Mar 3, 2007 9:50 am

Broker24,


Number one, stand up and in front of the booth.  Only have a chair if there are 2 or more people working your booth (never have the same number of chairs as people).  Have a sign-up sheet for a giveaway.  Most of these people know they will be contacted and are ok with it.  Have logo things to hand out as well as marketing material.  Bring a little of everything, because you never know what someone might ask about.  You might consider having an individual sign-up sheet for each person.  We had a sheet for multiple signatures, and had a hard time taking notes on what we disused after the sheet filled up. 


Also, try and get a booth that is positioned against a back wall, and on the right side of the entrance.  I spoke with a few exhibitors who do trade shows on a regular basis and they told me there is a science to selecting your booth location.  People are accustomed to going to the right, just like they are driving.  If your booth is on the right hand side, more people will come close by you and see your booth.  


Finally, your display should look nice and eye level things will help catch a few peoples attention, BUT don't think that's going to help much at all.  You have to be out in front of the booth, in the isle.  Engage anyone who makes eye contact and ask them if they want to sign up for your prize.  Once they come over to sign, you can casually ask them how they are doing, if they are enjoying the show, and then transition to some investment related questions.  YOU HAVE TO REEL THEM IN!!! DO NOT WAIT ON YOUR DISPLAY TO DO IT!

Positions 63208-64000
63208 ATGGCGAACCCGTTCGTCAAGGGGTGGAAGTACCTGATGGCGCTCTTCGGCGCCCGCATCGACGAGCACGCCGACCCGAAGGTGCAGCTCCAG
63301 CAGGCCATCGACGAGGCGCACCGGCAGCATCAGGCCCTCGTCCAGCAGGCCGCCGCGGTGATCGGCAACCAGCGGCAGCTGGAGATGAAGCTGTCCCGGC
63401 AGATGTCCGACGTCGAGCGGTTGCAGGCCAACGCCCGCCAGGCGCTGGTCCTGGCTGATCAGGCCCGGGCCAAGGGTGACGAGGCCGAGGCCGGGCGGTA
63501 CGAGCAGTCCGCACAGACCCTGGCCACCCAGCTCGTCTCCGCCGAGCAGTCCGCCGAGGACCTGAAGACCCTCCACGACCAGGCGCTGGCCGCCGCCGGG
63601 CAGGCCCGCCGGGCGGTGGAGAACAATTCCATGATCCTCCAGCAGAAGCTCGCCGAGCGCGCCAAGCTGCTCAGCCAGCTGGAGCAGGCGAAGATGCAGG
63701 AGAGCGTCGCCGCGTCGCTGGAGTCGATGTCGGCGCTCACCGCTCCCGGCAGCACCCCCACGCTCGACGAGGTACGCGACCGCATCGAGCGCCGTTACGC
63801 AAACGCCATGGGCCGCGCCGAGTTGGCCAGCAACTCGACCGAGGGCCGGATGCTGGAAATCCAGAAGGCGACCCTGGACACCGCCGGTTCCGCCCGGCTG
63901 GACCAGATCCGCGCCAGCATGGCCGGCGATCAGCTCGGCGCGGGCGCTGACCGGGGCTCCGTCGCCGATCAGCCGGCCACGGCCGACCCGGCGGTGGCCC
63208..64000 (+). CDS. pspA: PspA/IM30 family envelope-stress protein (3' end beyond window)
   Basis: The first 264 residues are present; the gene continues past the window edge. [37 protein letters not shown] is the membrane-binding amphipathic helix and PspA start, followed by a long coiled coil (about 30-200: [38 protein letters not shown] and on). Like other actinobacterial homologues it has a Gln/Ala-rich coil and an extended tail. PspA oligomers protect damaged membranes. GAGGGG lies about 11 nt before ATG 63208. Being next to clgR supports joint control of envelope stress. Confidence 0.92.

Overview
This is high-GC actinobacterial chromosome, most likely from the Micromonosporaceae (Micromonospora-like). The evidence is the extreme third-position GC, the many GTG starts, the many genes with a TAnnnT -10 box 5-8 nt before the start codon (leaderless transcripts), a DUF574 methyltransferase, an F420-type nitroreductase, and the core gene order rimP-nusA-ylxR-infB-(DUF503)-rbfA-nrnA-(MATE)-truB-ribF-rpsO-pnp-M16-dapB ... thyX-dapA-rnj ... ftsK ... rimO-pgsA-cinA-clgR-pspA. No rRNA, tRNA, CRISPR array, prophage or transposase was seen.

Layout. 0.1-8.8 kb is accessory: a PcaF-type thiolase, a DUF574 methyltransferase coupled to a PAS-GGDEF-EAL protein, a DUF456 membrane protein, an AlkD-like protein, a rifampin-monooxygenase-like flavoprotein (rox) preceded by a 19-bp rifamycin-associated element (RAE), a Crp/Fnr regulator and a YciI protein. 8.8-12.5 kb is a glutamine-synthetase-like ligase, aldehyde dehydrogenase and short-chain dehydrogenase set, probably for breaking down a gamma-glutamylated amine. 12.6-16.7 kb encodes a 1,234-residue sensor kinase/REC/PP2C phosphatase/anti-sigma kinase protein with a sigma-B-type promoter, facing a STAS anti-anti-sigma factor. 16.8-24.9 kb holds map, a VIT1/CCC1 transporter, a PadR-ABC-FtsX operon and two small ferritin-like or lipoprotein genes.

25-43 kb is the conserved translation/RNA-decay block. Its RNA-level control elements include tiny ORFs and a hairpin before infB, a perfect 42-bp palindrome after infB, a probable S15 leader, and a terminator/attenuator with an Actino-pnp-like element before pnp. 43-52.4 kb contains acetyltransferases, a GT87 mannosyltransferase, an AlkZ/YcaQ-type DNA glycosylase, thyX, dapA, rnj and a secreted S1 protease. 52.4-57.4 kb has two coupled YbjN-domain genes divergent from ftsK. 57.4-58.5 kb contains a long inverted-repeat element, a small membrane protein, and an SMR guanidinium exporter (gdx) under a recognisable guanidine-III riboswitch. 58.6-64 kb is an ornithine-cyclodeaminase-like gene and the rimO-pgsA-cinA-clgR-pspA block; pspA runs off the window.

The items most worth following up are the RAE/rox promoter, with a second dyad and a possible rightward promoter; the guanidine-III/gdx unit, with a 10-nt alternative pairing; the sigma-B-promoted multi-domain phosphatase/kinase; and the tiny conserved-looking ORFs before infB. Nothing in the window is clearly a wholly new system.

Hope this helps.





Mar 4, 2007 3:04 pm

Thanks. Incidentally, what type of trade show was it?

Mar 6, 2007 8:46 pm

My experience from shows I've worked is that exhibitors are 5x more likely to become clients than any person walking the show floor.  Last time I got several retirement plan rollovers from the multi-level marketing guys who were about to become wealthy!  The downside - they are routine withdrawers of that money as their schemes haven't worked out and they don't want to admit it.

Mar 7, 2007 7:43 pm

It was a Home and Garden show. 


Also, to follow up on what Beagle said (and I can't believe I forgot to mention it), talk with as many exhibitors as you can.  Get there early, stay late, and hang out in the exhibitor's lounge on breaks (if there is one & if you are working the booth with another broker).  I currently have as many appointments on the books with exhibitors as I do with attendees. 

Mar 11, 2007 8:18 pm

I do about three trade shows a year. I have brought in $5 million AUM from

the trade shows, mostly senior expos and home and gardern shows. They

are long but can be worth your time.



3 ways to not waste your time:



1. Have a drawing of some sort and a seminar sign up.

2. Stand in front of your booth and hand people a pen to sign up.

3. Have fun, even though you are tired as everyone will agree success is

101% atitude.